Well, it’s almost the end of (2015). I have to say that this was one of my best years ever! I love my job, have a great boyfriend, and I got to go on a bunch of fun adventures. Here are the highlights:
January: For the 4th year running, I attended the Wild and Scenic Film Festival. I wrote about my favorite films here. I’m excited to go back this year, January 14-18. If you are in the area at all, I cannot recommend it more highly. It’s always a highlight of my year!
Also in January, I hiked Alamere Falls – a waterfall that falls to the beach near San Francisco.
February: So we didn’t exactly have winter at all last year. Case in point: I discovered one of my favorite mountain bike trails in Truckee in February last year – the Donner Rim Trail and Wendin Canyon.
The best part of February was the road trip Greyson and I took to Bend, Oregon. You can read about all the beer I drank on my Beer Page and the trails I rode and routes I climbed on my Trail Report Page.
April: I got to see otters for my birthday! Nothing else matters!
May: During a typical year, May is still too snowy for higher altitude mountain biking. Since it was such a light snow year, I was able to ride the iconic Flume Trail in May this year. I’m so glad that I finally got to ride it, and I’ll do it again this spring.
December: Well, December’s not over yet, but I’m looking forward for Greyson and my trip to Point Reyes. We’ll hopefully do wine and mead tasting, visit the Marin Museum of Cycling, and eat a lot of Point Reyes Blue Cheese.
We already have more snow this year than we got all of last year. I’ve been taking advantage of it, and I plan to get a few more days in this year.
This year was another great one, and I’m looking forward to 2016. What are you hoping to do in the next year? What were your favorite parts of 2015?
One of the most iconic mountain biking trails in the country is the Flume Trail, and I finally rode it last week with Greyson and my friends Katie and Gavin.
The flume trail is known for it’s incredible views of Lake Tahoe and the surrounding mountains. For much of the trail, you are more than 1,000 feet over the tropical-colored East Shore of Lake Tahoe, looking down at the aqua waters and sandy beaches, and across to the snowy mountains on the West Shore. The flume trail itself is not very technical and can be done by anyone in moderately good shape with fairly basic mountain bike skills (though it does have a fair amount of exposure for those nervous about that). This is definitely a trail to savor the views, not rushed through for thrills.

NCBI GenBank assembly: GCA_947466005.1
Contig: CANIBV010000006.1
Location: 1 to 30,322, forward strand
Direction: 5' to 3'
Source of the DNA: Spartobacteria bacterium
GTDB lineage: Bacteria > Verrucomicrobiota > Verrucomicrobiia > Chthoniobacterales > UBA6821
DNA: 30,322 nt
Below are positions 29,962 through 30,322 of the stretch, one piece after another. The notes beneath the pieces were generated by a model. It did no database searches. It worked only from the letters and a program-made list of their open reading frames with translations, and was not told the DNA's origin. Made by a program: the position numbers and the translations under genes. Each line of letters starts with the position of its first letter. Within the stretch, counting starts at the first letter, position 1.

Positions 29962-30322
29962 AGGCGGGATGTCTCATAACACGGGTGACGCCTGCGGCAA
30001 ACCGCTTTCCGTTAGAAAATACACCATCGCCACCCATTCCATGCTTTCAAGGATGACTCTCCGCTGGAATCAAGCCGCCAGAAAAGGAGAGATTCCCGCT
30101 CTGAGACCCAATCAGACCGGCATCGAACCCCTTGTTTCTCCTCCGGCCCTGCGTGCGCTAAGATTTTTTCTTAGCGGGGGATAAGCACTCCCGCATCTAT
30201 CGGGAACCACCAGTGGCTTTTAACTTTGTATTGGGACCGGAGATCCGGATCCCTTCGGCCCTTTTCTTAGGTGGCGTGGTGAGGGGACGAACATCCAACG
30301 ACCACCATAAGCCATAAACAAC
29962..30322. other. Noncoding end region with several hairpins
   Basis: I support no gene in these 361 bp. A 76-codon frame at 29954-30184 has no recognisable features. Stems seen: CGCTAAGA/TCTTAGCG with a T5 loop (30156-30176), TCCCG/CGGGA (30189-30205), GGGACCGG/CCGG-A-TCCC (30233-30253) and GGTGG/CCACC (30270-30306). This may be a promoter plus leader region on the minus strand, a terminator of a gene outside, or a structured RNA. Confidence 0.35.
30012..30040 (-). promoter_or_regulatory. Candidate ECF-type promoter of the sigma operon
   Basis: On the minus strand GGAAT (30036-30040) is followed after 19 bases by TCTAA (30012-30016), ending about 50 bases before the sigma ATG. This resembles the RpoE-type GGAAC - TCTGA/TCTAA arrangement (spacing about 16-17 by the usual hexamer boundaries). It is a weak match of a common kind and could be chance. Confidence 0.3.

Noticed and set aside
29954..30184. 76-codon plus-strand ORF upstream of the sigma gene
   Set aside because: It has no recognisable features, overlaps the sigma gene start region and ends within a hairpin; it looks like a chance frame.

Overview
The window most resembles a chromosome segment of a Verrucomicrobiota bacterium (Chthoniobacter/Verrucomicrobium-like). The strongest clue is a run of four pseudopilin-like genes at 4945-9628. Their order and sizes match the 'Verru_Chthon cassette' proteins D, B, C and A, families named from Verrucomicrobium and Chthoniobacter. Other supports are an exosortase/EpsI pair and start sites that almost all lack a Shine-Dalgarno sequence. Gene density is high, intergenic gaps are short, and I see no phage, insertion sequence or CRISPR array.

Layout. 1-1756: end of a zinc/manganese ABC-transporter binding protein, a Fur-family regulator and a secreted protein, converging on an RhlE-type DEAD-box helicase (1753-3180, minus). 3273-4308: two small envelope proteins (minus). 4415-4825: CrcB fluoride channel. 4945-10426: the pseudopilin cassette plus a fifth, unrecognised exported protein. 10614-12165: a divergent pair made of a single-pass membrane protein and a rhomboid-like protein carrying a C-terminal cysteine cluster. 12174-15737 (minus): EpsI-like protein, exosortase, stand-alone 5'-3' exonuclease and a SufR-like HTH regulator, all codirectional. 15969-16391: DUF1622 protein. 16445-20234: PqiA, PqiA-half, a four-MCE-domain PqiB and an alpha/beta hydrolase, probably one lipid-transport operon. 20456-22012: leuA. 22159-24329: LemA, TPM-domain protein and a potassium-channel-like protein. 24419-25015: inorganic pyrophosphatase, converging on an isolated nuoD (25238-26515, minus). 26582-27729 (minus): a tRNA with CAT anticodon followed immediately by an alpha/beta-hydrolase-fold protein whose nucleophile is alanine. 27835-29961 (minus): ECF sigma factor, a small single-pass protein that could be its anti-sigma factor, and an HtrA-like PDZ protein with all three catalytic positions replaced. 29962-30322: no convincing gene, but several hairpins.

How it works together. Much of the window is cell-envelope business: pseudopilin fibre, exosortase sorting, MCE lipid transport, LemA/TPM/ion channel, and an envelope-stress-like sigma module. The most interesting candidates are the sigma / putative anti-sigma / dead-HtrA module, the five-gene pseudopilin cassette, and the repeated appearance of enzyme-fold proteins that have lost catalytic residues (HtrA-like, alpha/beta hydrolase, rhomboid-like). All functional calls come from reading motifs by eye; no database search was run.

The Flume Trail is usually done via shuttle (though it can be looped). We shuttled it ourselves, but there is a really convenient shuttle provided by Flume Trail Bikes for $15, a shop located at the end of the Flume Trail, where you can also rent bikes. Self shuttling is super easy with two cars. We parked a car on the side of the road by Flume Trail Bikes and Tunnel Creek Cafe (don’t park in their lot!) at the end of the Flume Trail and took off from the parking near the Highway 50 and Highway 28 boat inspection site at Spooner Summit. Both of these places have free parking, but you could also pay $5 to park at the Nevada State Park entrance to the Spooner Summit area. We just rode the half mile from where we parked to the park entrance along the road. Note: even if you ride into the park, you do have to pay an entrance fee of $2 per person for bikes, so be sure to have a little bit of cash.
Trail Ends at Flume Trail Bikes and where to leave a shuttle car.
Intersection of Hwy 50 & Hwy 28 – where we started and left a shuttle car.
Once you’re in the park, hit up the super nice restrooms and follow the signs to the Flume Trail/Marlette Lake.